Thankfully, the University of Central Lancashire cancelled its event following a campaign by Christians United for Israel UK to persuade the authorities concerned that they would be breaking the law by offending Jewish students.5 So Islamic theologian Farid Esack will not now be addressing students there but – at the time of writing – was still expected to speak at other campuses.
There are 1.6 million Arabs living in Israel. And yet Mahmoud Abbas (the Palestinian Authority leader) will not allow any Jews to live in his proposed state of “Palestine”. So who’s practicing apartheid?
Jesus reserved some of his strongest criticism for hypocrites, who sought to extract a speck of sawdust from their brother’s eye while all the time paying no attention to the plank in their own. (Matthew 7.4)
1) UN Resolution 2334, December 23 2016
2) Jewish News, February 21 2017
3) British MPs demand immediate freeze on Israeli settlements, Middle East Eye, February 9 2017
4) Much of my information for this article is sourced from Christian Friends of Israel’s David Soakell in his Watching over Zion newsletter of February 23 2016.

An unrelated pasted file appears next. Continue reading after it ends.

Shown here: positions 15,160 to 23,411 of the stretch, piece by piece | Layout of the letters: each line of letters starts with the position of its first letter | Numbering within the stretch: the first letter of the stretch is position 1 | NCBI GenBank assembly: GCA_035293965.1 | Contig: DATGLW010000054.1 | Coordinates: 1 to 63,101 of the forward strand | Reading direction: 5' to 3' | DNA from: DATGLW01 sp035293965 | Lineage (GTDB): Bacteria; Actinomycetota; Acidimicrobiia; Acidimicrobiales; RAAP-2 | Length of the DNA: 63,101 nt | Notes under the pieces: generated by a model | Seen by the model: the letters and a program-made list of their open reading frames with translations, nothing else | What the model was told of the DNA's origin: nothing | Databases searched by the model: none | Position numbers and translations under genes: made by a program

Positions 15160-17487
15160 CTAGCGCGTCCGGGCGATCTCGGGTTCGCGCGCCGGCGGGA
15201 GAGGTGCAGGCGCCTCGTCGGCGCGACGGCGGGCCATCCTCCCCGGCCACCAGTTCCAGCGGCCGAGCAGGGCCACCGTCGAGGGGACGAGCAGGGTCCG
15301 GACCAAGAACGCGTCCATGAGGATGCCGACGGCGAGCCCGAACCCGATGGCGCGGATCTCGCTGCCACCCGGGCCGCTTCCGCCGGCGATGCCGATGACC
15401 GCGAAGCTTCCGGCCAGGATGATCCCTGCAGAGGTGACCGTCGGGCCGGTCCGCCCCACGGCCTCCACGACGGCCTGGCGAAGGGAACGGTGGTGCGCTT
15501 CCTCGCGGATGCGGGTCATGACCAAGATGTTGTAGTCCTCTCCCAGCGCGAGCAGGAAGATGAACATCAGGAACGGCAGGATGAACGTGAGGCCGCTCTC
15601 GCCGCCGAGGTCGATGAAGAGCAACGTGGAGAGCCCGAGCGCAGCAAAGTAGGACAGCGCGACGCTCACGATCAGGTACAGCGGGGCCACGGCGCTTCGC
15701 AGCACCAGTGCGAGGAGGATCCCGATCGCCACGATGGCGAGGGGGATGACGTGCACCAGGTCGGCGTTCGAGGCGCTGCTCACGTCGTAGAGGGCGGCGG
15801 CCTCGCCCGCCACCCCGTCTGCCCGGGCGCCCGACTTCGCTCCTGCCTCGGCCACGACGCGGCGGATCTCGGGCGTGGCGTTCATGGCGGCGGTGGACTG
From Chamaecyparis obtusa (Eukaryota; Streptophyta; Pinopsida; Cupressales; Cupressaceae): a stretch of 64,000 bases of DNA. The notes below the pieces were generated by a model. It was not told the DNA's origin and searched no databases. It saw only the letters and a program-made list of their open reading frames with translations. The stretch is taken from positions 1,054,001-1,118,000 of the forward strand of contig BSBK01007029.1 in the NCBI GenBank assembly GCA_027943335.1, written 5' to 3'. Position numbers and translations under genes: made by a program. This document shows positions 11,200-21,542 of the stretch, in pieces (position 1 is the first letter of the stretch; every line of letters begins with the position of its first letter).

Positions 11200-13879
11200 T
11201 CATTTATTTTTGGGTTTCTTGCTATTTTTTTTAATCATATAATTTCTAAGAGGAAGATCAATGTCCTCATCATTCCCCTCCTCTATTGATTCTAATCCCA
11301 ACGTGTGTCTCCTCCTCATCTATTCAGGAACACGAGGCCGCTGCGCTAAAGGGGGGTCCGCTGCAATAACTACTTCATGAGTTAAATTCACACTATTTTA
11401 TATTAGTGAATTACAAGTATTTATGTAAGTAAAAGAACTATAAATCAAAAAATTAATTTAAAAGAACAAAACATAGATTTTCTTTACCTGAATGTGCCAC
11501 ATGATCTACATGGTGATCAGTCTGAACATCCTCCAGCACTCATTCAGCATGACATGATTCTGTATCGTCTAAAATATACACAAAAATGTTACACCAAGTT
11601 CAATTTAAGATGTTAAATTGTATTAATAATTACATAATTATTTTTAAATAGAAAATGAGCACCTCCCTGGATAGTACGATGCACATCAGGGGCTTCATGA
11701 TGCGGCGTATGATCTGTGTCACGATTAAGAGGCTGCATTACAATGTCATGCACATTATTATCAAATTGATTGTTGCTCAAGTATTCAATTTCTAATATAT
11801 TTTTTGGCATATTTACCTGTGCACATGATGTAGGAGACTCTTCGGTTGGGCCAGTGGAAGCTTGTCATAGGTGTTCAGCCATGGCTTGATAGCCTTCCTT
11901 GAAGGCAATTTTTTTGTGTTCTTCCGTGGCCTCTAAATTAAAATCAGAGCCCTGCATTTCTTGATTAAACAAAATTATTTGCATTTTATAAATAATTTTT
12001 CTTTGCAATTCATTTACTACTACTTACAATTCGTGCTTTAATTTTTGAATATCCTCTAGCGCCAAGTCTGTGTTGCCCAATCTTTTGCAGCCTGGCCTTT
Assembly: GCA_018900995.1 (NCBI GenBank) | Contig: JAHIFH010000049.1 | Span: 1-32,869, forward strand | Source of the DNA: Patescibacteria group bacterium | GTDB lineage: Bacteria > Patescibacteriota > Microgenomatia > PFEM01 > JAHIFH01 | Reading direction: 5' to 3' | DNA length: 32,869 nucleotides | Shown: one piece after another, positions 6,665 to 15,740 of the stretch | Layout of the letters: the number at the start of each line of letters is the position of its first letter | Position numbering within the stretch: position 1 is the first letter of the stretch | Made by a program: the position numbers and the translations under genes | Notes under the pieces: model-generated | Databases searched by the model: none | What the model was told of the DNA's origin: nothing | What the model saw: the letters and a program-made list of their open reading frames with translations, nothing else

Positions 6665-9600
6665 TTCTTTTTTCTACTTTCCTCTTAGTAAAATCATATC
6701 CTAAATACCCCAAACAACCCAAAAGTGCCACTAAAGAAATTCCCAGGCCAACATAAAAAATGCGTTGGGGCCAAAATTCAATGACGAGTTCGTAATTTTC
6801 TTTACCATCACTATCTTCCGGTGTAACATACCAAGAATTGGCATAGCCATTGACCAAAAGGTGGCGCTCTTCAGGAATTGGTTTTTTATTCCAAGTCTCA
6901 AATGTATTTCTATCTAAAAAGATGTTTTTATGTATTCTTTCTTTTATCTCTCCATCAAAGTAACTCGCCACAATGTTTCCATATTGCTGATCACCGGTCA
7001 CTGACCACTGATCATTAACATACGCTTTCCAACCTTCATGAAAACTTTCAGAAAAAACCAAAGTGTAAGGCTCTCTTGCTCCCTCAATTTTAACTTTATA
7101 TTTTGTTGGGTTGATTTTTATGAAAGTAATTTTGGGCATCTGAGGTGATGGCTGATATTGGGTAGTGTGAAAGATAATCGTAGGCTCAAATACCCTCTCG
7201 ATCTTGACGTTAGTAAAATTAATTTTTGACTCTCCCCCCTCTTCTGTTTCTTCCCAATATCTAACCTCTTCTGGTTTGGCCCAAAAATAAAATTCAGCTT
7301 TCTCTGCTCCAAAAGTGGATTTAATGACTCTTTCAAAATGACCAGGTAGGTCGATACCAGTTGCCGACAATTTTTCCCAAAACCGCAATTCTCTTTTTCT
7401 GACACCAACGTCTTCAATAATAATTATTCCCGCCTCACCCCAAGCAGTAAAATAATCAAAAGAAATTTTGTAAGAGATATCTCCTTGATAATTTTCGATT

5) Prophecy Today UK, February 24 2017
Photo captions: 1) The Temple Mount in Jerusalem. 2) An Orthodox Jew walking through the Old City of Jerusalem. 3) Charles Gardner with his wife, Linda.
About the writer: Charles Gardner is a veteran Cape Town-born British journalist working on plans to launch a new UK national newspaper reporting and interpreting the news from a biblical perspective. With his South African forebears having had close links with the legendary devotional writer Andrew Murray, Charles is similarly determined to make an impact for Christ with his pen and has worked in the newspaper industry for more than 41 years. Part-Jewish, he is married to Linda, who takes the Christian message around many schools in the Yorkshire town of Doncaster. Charles Gardner is also author of Peace in Jerusalem, available from olivepresspublisher.com. He has four children and nine grandchildren, and can be reached by phone on +44 (0) 1302 832987, or by e-mail at email@example.com .